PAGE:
HHS-OIG published a new favorable advisory opinion on October 21, 2015 regarding free transportation services offered by an integrated health care system.  Integrated health care systems continually seek ways to provide seamless, connected care to patients who may be using multiple providers for treatment of medical conditions. Free transportation is a potential way to ensure that patients attend their numerous appointments, but offering such a benefit without appropriate safeguards implicates the Anti-Kickback Statute (“AKS”) (42 U.S.C. § 1320a-7b(b)) or the Beneficiary Inducement Civil Monetary Penalty (“CMP”) Law (42 U.S.C. § 1320a-7a(a)(5)).

Advisory Opinion 15-13, largely reinforces the existing guidance that HHS-OIG has published on the subject of free transportation.  We note that HHS-OIG released Advisory Opinion 15-13 even though it published a proposed rule in October 2014 that would specifically establish a new safe harbor for free or discounted local transportation services.  Regardless, until a final rule describing a transportation safe harbor is available, Advisory Opinion 15-13 clarifies that arrangements where a health care system provides free transportation services to patients who see physicians with offices located on that health care system’s campus or at affiliated locations are acceptable under the applicable fraud and abuse laws, even if such physicians are not bona fide employees of the health care system.  These arrangements will be permissible so long as the benefits of such free transportation services are “incidental” and do not serve to induce referrals to the non-employed physicians or influence beneficiaries to choose these non-employed physicians.

In Advisory Opinion 15-13, a 505-bed medical center, a 72-bed community hospital, and a multispecialty non-profit health care clinic (the “Requestors”) jointly requested that HHS-OIG analyze its proposal to offer free transportation services to existing patients to determine whether it would potentially violate the AKS or the Beneficiary Inducement CMP.

The Requestors, which are part of a rural integrated health care system (the “System”), sought to offer the transportation services to drive existing patients and individuals who accompany them using two routes among the Requestors’ facilities, as well as to a 55-bed community hospital and an ambulatory surgery center also forming part of the System.  The maximum distance of the route circuit was approximately 18 miles.  Based on the circumstances described by the Requestors, HHS-OIG assumed that the value of the transportation services exceeded nominal value (defined as $10 per transport or $50 in the aggregate for all transportation provided to a patient annually).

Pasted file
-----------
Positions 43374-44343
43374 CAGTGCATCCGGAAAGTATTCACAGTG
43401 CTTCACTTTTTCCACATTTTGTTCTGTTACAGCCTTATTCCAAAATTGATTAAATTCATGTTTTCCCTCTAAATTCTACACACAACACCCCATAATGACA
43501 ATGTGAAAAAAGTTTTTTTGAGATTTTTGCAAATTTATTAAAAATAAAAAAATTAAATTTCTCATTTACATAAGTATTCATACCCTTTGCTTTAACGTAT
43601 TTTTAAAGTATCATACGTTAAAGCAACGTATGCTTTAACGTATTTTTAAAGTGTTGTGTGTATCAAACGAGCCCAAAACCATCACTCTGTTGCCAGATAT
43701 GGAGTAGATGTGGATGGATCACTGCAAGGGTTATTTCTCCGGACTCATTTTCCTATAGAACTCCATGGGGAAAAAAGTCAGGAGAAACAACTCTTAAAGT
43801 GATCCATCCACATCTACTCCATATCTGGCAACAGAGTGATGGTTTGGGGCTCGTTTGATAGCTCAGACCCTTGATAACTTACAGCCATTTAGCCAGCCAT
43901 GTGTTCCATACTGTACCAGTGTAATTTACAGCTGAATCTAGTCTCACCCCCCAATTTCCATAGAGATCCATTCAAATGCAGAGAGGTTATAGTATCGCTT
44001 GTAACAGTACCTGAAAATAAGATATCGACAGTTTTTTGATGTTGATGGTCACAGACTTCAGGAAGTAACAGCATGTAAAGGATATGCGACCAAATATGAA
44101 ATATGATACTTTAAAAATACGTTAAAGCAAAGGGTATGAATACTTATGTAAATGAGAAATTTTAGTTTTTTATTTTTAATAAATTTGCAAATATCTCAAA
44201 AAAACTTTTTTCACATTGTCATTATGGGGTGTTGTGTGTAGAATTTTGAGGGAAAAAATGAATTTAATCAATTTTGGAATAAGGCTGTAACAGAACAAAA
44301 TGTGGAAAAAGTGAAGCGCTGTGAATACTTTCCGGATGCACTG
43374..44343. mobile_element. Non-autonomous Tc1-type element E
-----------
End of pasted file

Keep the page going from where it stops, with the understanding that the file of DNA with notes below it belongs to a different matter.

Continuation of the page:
In concluding that the proposed transportation services presented only “a minimal risk of fraud and abuse under the [AKS] or the CMP,” HHS-OIG relied on factors largely corresponding to the facts to which the Requestors certified, including:

  1. the availability of the free transportation services to existing patients regardless of payor source or the anticipated volume or value of Federal health care program business for the System or its components;
  2. the non-ambulance, non-luxury nature of the transportation services;
  3. the absence of per-patient/per-transport compensation related to the transportation services;
  4. the local nature of the transportation services to address the limited availability of transportation options to the System facilities;
  5. the lack of public marketing of the transportation services or of any medical services as part of the transportation;
  6. the absence of cost-shifting of the free transportation services to other payors, providers, or individuals; and
  7. the unlikelihood that the free transportation services would subsidize the practices of the non-employed physicians practicing in System facility-based offices.

HHS-OIG’s conclusion that the benefits that the non-employed physicians would enjoy as a result of the free transportation would be “incidental” and that the transportation services did not appear to be to induce referrals to System facilities by these physicians is quite useful. Many integrated health care systems use a mix of provider types, some of which may not be employed by the system providing the free transportation services. Thus, the Advisory Opinion provides additional assurance that providers who are “on campus,” but who are not part of the integrated health system’s family of entities or direct employees may still participate in system-wide services provided to patients. Based on the continued consistency of HHS-OIG’s guidance on free transportation benefits, it is unlikely that a final rule setting forth criteria for a new transportation services safe harbor would roll back any of the agency’s past advice.